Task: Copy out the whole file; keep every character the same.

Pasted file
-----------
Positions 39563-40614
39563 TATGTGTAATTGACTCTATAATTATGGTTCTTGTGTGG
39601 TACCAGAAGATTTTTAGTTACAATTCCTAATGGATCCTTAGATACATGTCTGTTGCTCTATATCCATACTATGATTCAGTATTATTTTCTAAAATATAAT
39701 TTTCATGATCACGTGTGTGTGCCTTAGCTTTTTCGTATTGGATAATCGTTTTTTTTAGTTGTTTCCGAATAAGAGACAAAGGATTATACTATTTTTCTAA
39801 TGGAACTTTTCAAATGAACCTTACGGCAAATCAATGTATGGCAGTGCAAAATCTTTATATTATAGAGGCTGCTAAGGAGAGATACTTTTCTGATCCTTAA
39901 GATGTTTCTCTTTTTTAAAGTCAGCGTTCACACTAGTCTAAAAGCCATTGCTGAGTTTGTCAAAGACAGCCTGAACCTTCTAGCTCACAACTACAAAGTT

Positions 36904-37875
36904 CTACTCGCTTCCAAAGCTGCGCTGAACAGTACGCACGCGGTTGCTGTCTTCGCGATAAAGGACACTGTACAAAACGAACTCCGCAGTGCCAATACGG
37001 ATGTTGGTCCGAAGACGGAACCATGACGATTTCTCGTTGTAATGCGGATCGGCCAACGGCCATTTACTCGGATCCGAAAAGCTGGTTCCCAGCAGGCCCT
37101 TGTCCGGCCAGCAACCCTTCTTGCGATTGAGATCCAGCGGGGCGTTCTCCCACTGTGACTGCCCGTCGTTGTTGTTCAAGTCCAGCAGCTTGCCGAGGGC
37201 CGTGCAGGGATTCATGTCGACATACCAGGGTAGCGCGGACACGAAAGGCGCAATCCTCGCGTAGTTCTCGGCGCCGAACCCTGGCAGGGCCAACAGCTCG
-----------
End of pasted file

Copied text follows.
Positions 39563-40614
39563 TATGTGTAATTGACTCTATAATTATGGTTCTTGTGTGG
39601 TACCAGAAGATTTTTAGTTACAATTCCTAATGGATCCTTAGATACATGTCTGTTGCTCTATATCCATACTATGATTCAGTATTATTTTCTAAAATATAAT
39701 TTTCATGATCACGTGTGTGTGCCTTAGCTTTTTCGTATTGGATAATCGTTTTTTTTAGTTGTTTCCGAATAAGAGACAAAGGATTATACTATTTTTCTAA
39801 TGGAACTTTTCAAATGAACCTTACGGCAAATCAATGTATGGCAGTGCAAAATCTTTATATTATAGAGGCTGCTAAGGAGAGATACTTTTCTGATCCTTAA
39901 GATGTTTCTCTTTTTTAAAGTCAGCGTTCACACTAGTCTAAAAGCCATTGCTGAGTTTGTCAAAGACAGCCTGAACCTTCTAGCTCACAACTACAAAGTT

Positions 36904-37875
36904 CTACTCGCTTCCAAAGCTGCGCTGAACAGTACGCACGCGGTTGCTGTCTTCGCGATAAAGGACACTGTACAAAACGAACTCCGCAGTGCCAATACGG
37001 ATGTTGGTCCGAAGACGGAACCATGACGATTTCTCGTTGTAATGCGGATCGGCCAACGGCCATTTACTCGGATCCGAAAAGCTGGTTCCCAGCAGGCCCT
37101 TGTCCGGCCAGCAACCCTTCTTGCGATTGAGATCCAGCGGGGCGTTCTCCCACTGTGACTGCCCGTCGTTGTTGTTCAAGTCCAGCAGCTTGCCGAGGGC
37201 CGTGCAGGGATTCATGTCGACATACCAGGGTAGCGCGGACACGAAAGGCGCAATCCTCGCGTAGTTCTCGGCGCCGAACCCTGGCAGGGCCAACAGCTCG